you're just looking for recipes: from RecipeSource, here are many
different recipes to try out, including recipes with curry powder,
aramanth and garbanzo flour, regular and blue cornmeal, liqueurs,
whole wheat and buckwheat flour, cocoa powder, chopped hazelnuts,
Cream of Wheat, beer, herbs, and the list goes on.
Ménagères (Crêpes home style)
from Paul Bocuse's French Cooking (my husband's signed copy, thanks
Mr. Bocuse!). A basic dessert recipe.
2 1/2 c sifted
1/2 c sugar
1 1/2 c boiled milk (and allowed to cool)
Flavoring, such as dash of orange-blossom water, rum, kirsch or other
Mix the dry ingredients
in a bowl. Add the eggs, mixing each well into the batter before adding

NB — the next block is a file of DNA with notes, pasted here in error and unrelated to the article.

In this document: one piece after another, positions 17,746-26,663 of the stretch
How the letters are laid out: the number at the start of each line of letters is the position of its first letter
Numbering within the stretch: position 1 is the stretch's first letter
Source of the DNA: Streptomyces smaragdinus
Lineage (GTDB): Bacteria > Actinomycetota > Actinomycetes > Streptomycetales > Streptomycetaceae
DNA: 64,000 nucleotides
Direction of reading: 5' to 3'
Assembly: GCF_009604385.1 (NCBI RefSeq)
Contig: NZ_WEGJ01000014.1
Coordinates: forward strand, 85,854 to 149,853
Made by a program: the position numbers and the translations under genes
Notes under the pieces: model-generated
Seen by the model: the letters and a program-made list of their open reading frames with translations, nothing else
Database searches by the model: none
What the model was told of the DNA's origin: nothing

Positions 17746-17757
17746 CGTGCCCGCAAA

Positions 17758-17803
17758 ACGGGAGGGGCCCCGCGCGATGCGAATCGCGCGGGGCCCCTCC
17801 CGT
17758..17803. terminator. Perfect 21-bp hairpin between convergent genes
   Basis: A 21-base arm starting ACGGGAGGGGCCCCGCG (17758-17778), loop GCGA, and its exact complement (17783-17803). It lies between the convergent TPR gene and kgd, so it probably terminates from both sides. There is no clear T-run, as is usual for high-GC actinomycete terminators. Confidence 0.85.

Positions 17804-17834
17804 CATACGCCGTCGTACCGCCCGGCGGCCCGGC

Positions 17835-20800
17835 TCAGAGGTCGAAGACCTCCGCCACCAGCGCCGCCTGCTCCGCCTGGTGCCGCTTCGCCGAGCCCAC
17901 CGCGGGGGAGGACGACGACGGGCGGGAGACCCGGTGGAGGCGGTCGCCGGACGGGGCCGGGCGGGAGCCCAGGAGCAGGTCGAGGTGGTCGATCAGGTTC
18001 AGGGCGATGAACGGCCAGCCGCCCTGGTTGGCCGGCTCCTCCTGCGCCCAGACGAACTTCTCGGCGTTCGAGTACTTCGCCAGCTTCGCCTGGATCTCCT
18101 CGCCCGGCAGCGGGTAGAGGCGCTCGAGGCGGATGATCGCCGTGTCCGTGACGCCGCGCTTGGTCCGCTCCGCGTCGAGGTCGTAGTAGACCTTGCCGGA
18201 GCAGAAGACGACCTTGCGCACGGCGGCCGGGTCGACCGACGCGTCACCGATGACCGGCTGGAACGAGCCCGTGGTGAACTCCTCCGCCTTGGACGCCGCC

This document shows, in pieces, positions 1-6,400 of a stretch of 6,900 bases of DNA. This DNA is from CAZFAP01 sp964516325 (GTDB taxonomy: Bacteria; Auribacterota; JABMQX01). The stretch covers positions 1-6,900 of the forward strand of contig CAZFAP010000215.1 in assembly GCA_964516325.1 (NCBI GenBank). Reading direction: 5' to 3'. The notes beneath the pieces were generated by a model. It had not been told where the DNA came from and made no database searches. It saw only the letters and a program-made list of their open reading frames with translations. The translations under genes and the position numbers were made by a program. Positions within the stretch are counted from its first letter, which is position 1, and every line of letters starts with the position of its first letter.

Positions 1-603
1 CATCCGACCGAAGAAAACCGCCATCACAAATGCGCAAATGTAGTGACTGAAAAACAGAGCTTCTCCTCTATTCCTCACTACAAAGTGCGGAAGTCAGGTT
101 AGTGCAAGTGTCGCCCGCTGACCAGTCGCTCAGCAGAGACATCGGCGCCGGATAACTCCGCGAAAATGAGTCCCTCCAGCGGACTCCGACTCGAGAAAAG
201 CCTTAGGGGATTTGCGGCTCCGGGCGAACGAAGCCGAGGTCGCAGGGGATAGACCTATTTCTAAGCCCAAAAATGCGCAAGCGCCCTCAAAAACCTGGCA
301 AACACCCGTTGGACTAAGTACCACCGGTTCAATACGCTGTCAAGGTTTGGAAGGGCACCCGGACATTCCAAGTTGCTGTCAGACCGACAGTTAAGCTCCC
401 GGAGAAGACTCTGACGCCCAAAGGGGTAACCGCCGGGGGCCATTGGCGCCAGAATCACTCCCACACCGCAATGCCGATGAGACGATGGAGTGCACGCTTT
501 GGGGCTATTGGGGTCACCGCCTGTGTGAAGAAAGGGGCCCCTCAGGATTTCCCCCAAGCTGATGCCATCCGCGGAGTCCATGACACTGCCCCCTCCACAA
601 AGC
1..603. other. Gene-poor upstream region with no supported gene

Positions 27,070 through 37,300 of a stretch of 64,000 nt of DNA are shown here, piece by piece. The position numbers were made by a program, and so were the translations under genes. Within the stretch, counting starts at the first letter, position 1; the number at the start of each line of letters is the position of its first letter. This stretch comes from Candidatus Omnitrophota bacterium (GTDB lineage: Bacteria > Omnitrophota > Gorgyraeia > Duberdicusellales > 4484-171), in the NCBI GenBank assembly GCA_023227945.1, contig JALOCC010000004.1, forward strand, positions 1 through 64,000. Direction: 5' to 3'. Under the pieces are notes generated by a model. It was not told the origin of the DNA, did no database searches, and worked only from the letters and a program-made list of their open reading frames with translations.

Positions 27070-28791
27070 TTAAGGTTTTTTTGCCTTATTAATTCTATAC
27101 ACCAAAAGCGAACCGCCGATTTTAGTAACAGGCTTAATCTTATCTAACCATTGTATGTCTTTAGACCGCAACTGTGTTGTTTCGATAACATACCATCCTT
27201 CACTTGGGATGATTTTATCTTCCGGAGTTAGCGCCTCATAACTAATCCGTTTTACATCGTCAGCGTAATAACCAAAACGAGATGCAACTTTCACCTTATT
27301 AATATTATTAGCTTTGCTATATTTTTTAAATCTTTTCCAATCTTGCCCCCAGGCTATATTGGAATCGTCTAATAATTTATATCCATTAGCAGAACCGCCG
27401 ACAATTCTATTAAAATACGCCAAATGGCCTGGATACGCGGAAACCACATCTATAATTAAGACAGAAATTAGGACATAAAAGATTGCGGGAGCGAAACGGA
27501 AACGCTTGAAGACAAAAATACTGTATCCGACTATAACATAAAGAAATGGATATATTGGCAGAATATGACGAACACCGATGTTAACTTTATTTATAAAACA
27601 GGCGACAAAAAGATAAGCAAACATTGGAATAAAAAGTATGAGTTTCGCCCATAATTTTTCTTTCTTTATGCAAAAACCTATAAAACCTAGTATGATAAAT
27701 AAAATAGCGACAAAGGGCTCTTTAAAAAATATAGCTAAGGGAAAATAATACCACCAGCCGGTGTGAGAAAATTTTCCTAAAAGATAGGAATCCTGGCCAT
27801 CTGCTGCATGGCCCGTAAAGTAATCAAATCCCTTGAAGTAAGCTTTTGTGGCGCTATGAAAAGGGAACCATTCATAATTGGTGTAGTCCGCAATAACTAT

another. Add in the milk in small quantities while beating. Let the
batter rest at least 2 hours. Finish by adding a flavoring just before
is adapted from Craig Claiborne's New York Times Cook Book, and can
be used in a variety of savory applications. His recipe calls for straining
the batter, and doesn't call for letting the batter rest before using
1/2 c flour
1/2 c plus 2 T milk
2 T butter, separated
egg, flour and salt in bowl and beat with whisk, adding in the milk.
Melt 1 T of the butter in a non-stick pan (or your desired crêpe
pan) and pour the melted butter into the mixed crêpe batter. Mix
well. Pour the finished batter into a sieve over a mixing bowl, and
press on any solids with a rubber spatula. Melt the remaking butter
separately and use to brush the surface of the pan as necessary when